The classification process has no effect upon either particle shape (or indeed on surface texture, as this is a property of the parent rock), so it is necessary to impose improvement with the use of suitable processing. Traditional rock crushers, whether compression (cone) type, or impact (blow-bar or hammer) type, can be made to produce adequate shape in coarse aggregates, but typically product below about 6mm (¼inch) contains a high proportion of flaky or elongated particles, resulting in many of the problems inherent in using such material as a sand substitute. Grain shape is a function of the crushing process (and, of course, the natural cleavage and fracture characteristics of the parent rock). Suitable shape is generally described, unhelpfully, as cubical, the ultimate expression of which would be a shape enclosed by six identical square faces. In contrast, we should try to produce a shape that has good volume to surface area ratio, and an easily-packed form, to minimise the amount of binder we need to stick it together in the form of concrete. Given these attributes, it will automatically tend to assist workability, unlike our cube! The ideal form can perhaps be described as equally dimensional, and without sharp corners and edges.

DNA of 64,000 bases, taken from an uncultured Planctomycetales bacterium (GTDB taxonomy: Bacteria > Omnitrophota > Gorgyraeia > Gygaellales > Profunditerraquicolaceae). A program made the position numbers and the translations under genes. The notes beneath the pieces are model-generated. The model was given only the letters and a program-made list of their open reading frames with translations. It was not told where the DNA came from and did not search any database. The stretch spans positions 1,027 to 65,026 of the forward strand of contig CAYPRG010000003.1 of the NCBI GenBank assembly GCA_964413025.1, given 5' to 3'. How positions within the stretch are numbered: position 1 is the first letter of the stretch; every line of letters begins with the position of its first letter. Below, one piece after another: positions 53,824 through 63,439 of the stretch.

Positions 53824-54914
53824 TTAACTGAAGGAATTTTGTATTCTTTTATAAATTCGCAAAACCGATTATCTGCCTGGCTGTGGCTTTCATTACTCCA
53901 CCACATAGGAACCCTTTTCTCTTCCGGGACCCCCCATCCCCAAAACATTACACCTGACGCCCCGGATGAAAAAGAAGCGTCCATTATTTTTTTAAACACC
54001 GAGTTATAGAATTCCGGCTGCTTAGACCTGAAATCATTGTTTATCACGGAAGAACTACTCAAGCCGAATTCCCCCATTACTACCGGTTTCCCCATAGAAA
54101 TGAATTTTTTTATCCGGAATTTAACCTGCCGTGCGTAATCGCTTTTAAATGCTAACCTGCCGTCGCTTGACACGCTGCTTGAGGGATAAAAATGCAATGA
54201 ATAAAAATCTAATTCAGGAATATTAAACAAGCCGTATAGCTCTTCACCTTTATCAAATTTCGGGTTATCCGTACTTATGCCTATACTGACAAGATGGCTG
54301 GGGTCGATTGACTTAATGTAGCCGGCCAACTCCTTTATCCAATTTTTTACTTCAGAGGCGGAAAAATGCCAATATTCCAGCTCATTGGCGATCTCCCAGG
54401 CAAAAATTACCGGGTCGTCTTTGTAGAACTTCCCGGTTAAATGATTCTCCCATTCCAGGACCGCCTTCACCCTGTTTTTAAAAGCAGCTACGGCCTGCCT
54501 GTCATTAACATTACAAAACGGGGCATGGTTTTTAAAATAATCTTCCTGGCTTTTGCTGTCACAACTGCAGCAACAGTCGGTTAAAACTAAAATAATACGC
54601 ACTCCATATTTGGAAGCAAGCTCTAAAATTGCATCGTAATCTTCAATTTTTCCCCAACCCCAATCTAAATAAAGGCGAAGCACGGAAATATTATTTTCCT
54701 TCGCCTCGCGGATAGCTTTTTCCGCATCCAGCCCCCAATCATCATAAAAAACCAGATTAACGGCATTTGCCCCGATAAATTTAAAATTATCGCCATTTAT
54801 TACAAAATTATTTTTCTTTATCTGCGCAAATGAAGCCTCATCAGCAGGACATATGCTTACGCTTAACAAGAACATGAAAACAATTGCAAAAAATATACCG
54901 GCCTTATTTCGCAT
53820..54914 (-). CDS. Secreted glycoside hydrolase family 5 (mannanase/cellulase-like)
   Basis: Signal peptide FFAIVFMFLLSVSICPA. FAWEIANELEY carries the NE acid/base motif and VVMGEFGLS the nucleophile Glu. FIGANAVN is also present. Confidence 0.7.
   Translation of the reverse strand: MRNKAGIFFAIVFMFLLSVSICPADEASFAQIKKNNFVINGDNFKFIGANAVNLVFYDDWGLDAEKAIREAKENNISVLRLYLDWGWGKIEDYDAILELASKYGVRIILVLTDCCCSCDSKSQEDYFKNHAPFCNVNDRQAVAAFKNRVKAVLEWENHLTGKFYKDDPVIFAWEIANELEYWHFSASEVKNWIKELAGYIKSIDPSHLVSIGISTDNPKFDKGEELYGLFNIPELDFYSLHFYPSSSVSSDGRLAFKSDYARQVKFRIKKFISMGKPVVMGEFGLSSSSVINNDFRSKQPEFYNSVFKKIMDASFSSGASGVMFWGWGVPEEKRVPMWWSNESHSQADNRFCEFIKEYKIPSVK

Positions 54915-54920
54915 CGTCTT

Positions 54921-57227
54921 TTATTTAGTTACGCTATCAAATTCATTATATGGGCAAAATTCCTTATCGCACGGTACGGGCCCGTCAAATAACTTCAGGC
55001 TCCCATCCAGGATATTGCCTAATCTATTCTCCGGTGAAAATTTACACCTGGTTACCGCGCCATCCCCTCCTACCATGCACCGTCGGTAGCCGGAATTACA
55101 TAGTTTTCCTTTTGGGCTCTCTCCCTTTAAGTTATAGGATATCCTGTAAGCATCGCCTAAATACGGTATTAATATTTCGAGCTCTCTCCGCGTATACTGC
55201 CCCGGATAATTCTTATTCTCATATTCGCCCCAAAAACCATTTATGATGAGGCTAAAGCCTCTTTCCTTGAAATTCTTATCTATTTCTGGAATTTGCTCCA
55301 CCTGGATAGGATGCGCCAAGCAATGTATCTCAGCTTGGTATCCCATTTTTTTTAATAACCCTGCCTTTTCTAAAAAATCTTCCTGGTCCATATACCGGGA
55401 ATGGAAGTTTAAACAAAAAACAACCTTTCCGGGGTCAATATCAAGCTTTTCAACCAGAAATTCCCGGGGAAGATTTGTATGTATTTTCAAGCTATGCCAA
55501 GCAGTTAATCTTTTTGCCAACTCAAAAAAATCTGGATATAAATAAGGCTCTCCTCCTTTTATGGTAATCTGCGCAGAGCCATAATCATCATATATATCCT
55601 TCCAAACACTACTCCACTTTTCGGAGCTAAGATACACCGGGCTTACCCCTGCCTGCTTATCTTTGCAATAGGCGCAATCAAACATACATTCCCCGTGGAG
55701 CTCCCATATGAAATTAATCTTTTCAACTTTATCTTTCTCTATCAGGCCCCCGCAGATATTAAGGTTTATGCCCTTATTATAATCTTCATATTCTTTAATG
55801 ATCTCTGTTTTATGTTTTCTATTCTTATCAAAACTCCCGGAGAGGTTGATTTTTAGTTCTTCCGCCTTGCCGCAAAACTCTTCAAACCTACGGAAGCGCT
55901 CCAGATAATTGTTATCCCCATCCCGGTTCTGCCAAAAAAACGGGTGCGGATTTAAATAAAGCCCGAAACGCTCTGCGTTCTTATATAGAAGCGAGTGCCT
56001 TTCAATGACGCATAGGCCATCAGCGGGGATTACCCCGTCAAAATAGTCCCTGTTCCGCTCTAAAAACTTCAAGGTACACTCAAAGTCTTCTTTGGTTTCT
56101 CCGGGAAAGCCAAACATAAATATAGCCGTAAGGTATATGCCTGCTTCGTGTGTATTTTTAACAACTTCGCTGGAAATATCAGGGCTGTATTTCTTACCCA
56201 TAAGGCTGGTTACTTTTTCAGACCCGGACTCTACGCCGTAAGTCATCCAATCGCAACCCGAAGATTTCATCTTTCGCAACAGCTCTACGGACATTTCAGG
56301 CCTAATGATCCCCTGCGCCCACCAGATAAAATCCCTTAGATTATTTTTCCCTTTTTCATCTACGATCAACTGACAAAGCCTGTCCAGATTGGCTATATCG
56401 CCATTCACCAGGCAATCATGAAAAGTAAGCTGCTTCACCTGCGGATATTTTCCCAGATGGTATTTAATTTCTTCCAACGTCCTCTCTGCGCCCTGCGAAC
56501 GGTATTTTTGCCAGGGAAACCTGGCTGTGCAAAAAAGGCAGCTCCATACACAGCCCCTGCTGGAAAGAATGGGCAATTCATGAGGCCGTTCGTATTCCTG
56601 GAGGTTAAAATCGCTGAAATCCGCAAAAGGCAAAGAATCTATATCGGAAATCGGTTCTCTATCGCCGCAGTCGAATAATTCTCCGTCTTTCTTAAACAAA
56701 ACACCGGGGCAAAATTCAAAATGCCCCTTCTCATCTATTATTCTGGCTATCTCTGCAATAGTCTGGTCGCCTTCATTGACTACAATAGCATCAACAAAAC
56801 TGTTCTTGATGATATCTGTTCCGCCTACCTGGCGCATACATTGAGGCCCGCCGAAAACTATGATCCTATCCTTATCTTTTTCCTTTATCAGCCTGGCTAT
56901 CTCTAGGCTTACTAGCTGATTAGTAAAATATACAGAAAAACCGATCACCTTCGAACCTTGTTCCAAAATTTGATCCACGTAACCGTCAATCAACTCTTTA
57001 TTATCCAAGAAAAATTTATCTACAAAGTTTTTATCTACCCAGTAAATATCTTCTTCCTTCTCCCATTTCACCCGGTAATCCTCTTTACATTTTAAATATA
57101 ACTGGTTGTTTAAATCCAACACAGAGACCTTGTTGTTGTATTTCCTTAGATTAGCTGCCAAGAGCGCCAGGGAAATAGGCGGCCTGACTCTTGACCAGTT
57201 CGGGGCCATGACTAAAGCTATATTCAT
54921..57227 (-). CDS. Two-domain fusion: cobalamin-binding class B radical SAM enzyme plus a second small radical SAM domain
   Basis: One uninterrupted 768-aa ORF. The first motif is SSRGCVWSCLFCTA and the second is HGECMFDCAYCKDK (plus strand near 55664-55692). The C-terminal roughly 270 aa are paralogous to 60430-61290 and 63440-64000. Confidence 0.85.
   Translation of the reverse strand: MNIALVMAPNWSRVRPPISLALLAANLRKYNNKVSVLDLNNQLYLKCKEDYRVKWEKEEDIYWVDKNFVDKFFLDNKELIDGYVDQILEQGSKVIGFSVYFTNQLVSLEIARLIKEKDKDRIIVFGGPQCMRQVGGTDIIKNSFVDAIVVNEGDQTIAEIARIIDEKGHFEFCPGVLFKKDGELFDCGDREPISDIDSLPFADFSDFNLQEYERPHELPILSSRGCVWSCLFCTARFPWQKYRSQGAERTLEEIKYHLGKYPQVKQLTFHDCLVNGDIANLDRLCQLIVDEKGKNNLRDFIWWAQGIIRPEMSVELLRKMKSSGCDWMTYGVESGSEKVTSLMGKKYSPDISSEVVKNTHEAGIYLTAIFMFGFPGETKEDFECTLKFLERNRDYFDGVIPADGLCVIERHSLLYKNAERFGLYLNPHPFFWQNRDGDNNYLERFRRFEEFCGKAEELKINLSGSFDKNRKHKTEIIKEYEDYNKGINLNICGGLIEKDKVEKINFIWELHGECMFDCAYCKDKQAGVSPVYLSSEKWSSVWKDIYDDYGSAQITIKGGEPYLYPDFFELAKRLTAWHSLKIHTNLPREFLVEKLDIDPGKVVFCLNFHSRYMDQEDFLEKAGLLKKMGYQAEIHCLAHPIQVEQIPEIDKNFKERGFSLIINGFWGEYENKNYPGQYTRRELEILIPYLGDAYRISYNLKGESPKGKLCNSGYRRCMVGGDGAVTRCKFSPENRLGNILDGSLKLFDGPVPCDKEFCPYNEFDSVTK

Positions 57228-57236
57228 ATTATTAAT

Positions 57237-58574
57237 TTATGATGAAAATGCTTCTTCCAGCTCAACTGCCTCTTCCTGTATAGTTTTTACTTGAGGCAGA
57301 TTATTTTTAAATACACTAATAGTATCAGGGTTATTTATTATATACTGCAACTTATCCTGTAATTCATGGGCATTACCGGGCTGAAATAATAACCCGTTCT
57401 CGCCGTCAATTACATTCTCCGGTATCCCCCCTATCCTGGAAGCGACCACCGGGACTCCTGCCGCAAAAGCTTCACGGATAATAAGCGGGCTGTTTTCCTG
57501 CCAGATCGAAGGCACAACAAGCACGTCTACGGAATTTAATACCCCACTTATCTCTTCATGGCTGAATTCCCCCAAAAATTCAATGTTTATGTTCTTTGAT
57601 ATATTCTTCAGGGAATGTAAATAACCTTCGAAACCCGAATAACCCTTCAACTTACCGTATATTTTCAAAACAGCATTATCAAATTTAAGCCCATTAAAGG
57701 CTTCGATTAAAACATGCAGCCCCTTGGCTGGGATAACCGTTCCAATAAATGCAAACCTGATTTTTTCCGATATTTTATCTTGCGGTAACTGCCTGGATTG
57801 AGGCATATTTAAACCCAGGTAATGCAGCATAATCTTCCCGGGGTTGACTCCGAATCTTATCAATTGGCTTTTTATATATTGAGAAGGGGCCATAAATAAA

REFERENCES and ACKNOWLEDGEMENTS:

¹ http://www.aggregateresearch.com/article.aspx?id=30898

² Hudson B P. “Crushers affect Product Quality”, Quarry magazine, April 1999

³inter alia ICAR Research Report 102-1F
Manufactured sand need not mimic the natural product: in fact manufactured sand can have some advantageous properties entirely due to its dissimilarity to natural sands. For instance, natural sands must have nearly all of the microfines (which would otherwise be beneficial) removed because of what they might contain, where there is normally no reason for such restriction on crushed rock. Much successful research has been carried out on the inclusion of high levels of microfines in manufactured sand (but rarely adopted in practice as yet)³.

And while none of the above is new, there still is a general reluctance, in Europe at least, to invest in equipment or processes, and quarries still want to “lose” their most costly product at low prices to concrete customers that hate the stuff but can’t afford to ignore it. We could do so much better.